Were Mistakes Made?

Ezra Klein writes:

I’ve spent part of the day reading about super senior tranches and synthetic bonds and all the rest, and on some level, I think we’re making this too complicated.

I tend to agree with Ezra. Which is to say that though the specifics of how the super-senior tranche is created are very complicated, the underlying bet behind the super-senior tranche is very simple — it was a bet that any future housing price declines would be localized, and that it wasn’t possible for their to be a systematic, nationwide downturn in the housing market. And that was, frankly, stupid. National housing prices were out of line with historical values, and now are returning to historical values. Which is just what people should have expected to happen and, indeed, was exactly what many people expected to happen.

But one thing I wonder about is whether this was really a “mistake” at all. I think back to a friend of mine who spent a summer working for a dot-com startup during the bubble years. The company’s business model didn’t make any sense. And my friend didn’t think it made any sense. He just thought it was an attractive job. And the sense he got was that his employers didn’t really think it made sense either. What they thought made sense was that if investors were willing to fund their startup, then spending some time paying themselves a salary out of the investors’ money and working for their own startup would be a fun thing to do for as long as it lasted. Either it would somehow work out — perhaps because some other group of investors was dumb enough to buy the company — or else it wouldn’t. But either way there was no downside risk for the founders — these were young guys, not people who’d quit stable jobs and put their families at risk. In the end, things didn’t work out. And I think the founders went to law school. Or else they’d recently graduated from law school and after the company went bust they took the bar. Or something like that. But the point is that you could look back and see the flaws in their business model and then wonder how they’d made such a terrible mistake. But that would be missing the real story, namely that they didn’t make a mistake at all. They took some investors for a ride! And they had a good time doing it!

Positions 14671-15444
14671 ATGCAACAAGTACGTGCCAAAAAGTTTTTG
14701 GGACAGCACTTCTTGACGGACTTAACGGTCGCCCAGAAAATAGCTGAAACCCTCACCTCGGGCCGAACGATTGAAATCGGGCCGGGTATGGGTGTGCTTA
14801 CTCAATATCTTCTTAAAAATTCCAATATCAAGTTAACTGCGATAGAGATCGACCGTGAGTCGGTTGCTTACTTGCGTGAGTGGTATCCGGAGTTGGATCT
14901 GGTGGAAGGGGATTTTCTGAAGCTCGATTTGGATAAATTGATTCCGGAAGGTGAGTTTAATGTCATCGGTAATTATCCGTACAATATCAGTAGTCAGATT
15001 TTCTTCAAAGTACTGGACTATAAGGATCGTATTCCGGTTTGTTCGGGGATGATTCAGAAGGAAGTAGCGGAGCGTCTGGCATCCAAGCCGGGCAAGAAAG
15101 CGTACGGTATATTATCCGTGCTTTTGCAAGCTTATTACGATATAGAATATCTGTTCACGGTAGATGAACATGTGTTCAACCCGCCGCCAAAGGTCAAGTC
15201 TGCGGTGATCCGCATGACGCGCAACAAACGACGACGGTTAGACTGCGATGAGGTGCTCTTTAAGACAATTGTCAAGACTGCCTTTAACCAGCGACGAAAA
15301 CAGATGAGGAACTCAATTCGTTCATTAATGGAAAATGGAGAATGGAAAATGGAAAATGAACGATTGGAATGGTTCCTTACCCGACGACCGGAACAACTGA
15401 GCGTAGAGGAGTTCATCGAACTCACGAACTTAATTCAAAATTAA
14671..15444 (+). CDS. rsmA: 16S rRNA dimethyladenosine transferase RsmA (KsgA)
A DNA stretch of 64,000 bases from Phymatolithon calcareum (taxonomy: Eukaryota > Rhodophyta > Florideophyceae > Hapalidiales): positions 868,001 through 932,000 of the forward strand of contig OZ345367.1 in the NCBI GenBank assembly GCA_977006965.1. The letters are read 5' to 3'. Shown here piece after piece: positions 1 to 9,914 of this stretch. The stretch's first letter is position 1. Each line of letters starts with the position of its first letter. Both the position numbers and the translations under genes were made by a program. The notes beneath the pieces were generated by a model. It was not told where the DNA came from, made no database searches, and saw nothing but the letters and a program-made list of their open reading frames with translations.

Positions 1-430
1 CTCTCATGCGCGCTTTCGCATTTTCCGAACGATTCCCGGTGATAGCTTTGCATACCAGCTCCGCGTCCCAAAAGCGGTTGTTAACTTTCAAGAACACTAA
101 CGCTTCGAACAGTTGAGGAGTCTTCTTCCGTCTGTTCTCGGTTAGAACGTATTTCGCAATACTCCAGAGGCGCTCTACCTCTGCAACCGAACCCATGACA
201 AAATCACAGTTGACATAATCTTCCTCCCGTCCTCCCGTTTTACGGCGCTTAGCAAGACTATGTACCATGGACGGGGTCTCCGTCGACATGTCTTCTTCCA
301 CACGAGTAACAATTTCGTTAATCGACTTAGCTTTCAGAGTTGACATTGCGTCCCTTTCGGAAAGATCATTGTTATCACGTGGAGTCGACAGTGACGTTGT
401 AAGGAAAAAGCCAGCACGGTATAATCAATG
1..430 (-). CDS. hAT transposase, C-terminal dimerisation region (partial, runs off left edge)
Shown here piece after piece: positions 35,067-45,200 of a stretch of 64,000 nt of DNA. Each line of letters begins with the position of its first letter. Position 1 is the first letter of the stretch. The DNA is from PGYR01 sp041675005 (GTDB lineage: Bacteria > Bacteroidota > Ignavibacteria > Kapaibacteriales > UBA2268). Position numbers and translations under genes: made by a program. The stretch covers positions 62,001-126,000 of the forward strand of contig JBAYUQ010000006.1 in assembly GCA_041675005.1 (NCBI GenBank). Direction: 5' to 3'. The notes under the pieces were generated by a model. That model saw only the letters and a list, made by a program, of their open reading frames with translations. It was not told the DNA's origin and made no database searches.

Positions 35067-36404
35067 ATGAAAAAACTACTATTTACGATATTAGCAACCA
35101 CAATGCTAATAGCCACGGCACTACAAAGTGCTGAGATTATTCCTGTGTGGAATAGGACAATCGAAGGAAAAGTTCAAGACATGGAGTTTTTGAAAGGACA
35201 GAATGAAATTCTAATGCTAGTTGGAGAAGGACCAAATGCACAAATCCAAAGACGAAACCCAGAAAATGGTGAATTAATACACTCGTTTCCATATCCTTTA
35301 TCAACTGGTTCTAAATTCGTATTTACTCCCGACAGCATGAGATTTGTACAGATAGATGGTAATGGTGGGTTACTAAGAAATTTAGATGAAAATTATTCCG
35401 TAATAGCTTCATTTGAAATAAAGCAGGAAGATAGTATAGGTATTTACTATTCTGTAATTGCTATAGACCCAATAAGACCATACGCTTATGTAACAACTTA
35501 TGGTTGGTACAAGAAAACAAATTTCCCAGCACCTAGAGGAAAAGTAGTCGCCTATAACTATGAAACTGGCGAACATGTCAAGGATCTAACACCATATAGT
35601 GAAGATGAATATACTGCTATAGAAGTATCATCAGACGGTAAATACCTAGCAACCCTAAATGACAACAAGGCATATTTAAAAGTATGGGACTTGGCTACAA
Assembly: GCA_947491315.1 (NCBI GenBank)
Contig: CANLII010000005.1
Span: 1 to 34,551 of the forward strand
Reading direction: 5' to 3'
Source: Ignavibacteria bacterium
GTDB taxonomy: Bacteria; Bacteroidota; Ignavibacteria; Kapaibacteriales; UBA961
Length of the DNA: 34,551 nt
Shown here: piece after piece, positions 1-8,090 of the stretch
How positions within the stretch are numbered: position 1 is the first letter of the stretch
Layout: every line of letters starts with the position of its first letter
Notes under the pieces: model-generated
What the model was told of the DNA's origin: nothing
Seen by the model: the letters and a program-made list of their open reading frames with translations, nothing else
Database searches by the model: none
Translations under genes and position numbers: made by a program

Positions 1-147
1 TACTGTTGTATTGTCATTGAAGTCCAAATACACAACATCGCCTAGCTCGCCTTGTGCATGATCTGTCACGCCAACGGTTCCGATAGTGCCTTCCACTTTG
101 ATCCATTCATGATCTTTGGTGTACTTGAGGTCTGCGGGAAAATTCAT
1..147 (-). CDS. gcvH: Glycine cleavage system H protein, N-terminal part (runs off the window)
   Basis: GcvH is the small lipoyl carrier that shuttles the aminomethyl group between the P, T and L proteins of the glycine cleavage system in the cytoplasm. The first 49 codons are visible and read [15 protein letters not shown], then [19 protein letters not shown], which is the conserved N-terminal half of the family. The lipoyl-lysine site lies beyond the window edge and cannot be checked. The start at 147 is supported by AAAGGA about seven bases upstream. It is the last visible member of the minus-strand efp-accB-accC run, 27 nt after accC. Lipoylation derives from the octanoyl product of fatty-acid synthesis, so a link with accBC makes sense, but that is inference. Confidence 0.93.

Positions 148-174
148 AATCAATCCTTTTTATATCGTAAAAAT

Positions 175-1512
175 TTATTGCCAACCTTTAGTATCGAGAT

In our current situation, meanwhile, it’s hard for me to avoid asking if one of the reasons the instruments were so complicated was that managers were trying to obscure from investors how simple their underlying bets were. I think if you said to someone “let me invest a bunch of your money based on the premise that there can never be a nationwide decline in real estate prices” a lot of people would say “no, that’s dumb” or at least “no, I can do that myself without paying you fees.” But come up with a lot of hocus pocus and you may be able to convince the guy that you have special insights and investment strategies that he should trust.